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Nicholas Kong

Understanding linear combinations with more unknowns than equations

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All of the questions before the question I will post below can be solved in a trivial way to me because the amount of equations and unknowns were exactly the same.

 

Here is the linear algebra problem.

 

Use Gauss’s Method to solve each system or conclude ‘many solutions’ or ‘no
solutions’:

 

x - 3y + z = 1
x + y + 2z = 14

 

So this question surprised me because it had 2 equations and 3 unknowns and it was not so trivial now! It tested my brain and I struggled for an hour and I am still clueless. After that one hour, I decided to look at the answer key.

 

The textbook approach decided to multiply the first equation by a -1 which makes the first equation to become -x + 3y - z = -1 and then add that to the second equation which ends up knocking out the variable x thus being left with 4y + z = 13.

 

The first equation becomes the same: x - 3y + z = 1. The second equation is the new equation 4y + z = 13.

 

The textbook answer states "the variable z is not a leading variable in any row, that there are many solutions."

 

The answer in the textbook did not give me any closure. Why does the variable z not becoming a leading variable leads to the linear combination having many solutions? Why depend on variable z and not x or y? There seems to be something serious missing from this puzzle.

 

It seems I need to think differently about when a linear combinations have more unknowns than equations which right now is a challenge for me.

Edited by warnexus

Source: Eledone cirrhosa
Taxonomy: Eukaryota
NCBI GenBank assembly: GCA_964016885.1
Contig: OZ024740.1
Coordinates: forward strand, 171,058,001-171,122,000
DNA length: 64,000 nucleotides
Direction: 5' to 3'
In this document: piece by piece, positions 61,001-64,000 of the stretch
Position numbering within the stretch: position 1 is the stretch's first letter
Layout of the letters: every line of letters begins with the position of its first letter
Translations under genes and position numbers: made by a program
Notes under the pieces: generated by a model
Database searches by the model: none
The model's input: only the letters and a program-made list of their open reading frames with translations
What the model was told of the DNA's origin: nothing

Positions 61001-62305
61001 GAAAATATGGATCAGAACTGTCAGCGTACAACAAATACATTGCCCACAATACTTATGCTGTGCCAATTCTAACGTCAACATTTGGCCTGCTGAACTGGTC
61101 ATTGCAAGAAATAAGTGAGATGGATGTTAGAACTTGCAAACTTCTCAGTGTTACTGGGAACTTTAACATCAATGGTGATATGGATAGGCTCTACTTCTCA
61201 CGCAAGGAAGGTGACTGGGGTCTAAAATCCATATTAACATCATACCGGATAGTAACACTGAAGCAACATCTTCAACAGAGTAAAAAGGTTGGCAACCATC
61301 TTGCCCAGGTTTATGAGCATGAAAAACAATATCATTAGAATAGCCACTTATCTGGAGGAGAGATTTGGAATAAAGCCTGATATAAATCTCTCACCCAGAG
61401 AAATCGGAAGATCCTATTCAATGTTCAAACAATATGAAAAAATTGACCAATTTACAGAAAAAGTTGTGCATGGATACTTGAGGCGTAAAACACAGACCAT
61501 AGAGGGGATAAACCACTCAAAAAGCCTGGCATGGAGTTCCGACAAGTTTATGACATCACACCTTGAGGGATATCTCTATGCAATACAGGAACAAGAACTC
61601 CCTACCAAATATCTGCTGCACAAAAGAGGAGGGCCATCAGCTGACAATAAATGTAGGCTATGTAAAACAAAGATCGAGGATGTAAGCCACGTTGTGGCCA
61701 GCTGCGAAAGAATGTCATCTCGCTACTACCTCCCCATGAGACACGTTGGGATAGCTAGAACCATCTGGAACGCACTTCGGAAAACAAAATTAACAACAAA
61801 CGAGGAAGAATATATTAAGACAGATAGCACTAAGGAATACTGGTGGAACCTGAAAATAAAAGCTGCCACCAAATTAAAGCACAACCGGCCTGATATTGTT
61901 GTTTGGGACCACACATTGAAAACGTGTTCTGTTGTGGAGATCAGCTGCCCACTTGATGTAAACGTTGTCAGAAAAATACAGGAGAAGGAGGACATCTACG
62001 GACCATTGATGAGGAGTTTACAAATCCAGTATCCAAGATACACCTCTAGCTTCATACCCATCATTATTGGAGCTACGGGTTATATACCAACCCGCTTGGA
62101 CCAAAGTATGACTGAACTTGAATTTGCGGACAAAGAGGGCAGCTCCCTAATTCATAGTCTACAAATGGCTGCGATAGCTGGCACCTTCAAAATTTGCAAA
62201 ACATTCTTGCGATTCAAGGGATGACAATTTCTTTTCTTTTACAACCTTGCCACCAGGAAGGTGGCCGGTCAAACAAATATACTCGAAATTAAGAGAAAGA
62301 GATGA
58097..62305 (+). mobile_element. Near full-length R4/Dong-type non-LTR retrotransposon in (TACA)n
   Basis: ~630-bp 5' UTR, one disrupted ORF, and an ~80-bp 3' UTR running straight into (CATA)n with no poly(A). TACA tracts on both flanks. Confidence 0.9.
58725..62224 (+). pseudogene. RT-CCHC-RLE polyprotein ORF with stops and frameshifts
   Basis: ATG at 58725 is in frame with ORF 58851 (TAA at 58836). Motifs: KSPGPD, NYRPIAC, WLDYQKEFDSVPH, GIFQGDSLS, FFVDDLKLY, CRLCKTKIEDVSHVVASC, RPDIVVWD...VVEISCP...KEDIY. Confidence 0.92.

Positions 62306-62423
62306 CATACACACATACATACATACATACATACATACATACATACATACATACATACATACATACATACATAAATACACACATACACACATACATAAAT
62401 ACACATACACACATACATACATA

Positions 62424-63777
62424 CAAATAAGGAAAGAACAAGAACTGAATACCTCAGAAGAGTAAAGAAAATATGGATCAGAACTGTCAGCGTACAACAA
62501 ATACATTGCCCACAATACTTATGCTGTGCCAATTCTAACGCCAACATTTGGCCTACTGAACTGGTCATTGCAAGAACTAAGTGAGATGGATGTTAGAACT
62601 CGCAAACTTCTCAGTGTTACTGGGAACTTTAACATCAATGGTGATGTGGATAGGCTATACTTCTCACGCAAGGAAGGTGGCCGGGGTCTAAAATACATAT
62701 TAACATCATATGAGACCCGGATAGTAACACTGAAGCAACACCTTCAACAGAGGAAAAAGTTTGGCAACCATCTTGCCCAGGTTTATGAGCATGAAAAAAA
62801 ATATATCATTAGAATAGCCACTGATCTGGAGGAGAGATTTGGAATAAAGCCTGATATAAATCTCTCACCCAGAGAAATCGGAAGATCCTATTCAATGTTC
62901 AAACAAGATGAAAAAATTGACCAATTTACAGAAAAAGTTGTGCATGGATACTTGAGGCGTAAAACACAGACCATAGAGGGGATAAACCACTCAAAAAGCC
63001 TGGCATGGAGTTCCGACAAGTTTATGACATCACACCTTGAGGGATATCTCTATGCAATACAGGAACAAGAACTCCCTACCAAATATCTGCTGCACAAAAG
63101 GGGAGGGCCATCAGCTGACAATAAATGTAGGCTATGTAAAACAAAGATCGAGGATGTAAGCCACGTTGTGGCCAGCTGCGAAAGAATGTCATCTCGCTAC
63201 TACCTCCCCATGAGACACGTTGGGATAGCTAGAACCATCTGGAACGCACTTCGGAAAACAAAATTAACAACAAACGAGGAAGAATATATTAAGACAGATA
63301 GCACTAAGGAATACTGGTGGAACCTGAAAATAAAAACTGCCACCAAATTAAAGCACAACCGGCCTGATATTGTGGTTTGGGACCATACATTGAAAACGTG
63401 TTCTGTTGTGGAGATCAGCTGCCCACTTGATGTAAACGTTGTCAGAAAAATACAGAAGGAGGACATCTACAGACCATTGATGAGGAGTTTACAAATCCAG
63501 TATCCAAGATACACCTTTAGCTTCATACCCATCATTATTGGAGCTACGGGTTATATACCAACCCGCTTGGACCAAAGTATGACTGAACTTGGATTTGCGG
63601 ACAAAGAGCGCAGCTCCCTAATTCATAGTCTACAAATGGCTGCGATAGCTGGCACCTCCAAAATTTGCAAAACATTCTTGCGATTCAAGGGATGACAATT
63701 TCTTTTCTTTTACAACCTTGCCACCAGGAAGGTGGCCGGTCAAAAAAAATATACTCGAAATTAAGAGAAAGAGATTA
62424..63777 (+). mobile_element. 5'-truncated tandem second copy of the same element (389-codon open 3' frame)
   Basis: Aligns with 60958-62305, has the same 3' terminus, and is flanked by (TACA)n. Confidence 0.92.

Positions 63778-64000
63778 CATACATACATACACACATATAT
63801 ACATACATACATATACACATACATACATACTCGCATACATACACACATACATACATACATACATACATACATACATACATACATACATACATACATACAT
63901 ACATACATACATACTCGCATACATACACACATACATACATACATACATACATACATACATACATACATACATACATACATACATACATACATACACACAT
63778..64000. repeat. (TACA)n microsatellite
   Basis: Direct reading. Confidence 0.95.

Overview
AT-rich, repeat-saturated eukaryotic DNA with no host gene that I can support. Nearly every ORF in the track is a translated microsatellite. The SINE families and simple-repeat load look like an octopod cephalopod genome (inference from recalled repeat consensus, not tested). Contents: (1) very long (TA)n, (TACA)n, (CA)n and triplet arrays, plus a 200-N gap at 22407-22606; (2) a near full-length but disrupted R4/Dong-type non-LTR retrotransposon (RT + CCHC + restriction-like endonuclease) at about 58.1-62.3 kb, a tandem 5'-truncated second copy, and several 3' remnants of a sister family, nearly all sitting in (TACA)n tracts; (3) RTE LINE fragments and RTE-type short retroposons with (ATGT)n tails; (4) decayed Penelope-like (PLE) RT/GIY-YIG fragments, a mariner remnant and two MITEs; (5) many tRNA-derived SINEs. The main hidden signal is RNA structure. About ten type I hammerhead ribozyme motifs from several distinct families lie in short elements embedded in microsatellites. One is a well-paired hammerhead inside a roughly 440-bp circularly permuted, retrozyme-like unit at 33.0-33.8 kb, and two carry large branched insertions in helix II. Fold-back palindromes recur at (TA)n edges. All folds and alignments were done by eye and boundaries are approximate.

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In Gaussian elimination you eliminate one variable at a time, and hopefully end up with a "triangular" system of equation.

4*x + 3*y - 2*z = 1
      6*y + 5*z = 2
              z = 3

That system is triangular. Each variable is the leading variable of one equation. You can easily deduce the values of x and y from this system.

 

In a system that is under-determined you might never end up with this nice triangular set of equations. In the problem you posted, you ended up with an equation where x was the leading variable, an equation where y was the leading variable, but no equation where z was the leading variable. Because you didn't end up with any equations that were obviously impossible (ie, nothing simplified to 0 = 1 or anything) then you must conclude that there were many solutions. If you had found a contradiction you would conclude that there were no solutions (the system is over-determined). 

 

It is important to know that there is nothing special about z. You could rearrange your equations and perform Gaussian elimination and find that you never got an equation with x as the leading variable, or rearrange them in a different way and discover that you never got y as a leading variable. 

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If you have more unknowns than equations, you'll either have multiple solutions or you'll have none.

The way I think about your example, each linear equation determines a plane in 3D space, and the solution of the system of equations is the intersection of the planes. The planes either intersect in one line (the general case), or they are parallel or they are coincidental (meaning they are the same). In the last two cases, the coefficients of x, y, and z in the two equations would be proportional. I just looked at the first two coefficients of each equation and I saw that they were not proportional, so you are in the general case and the solution is a line.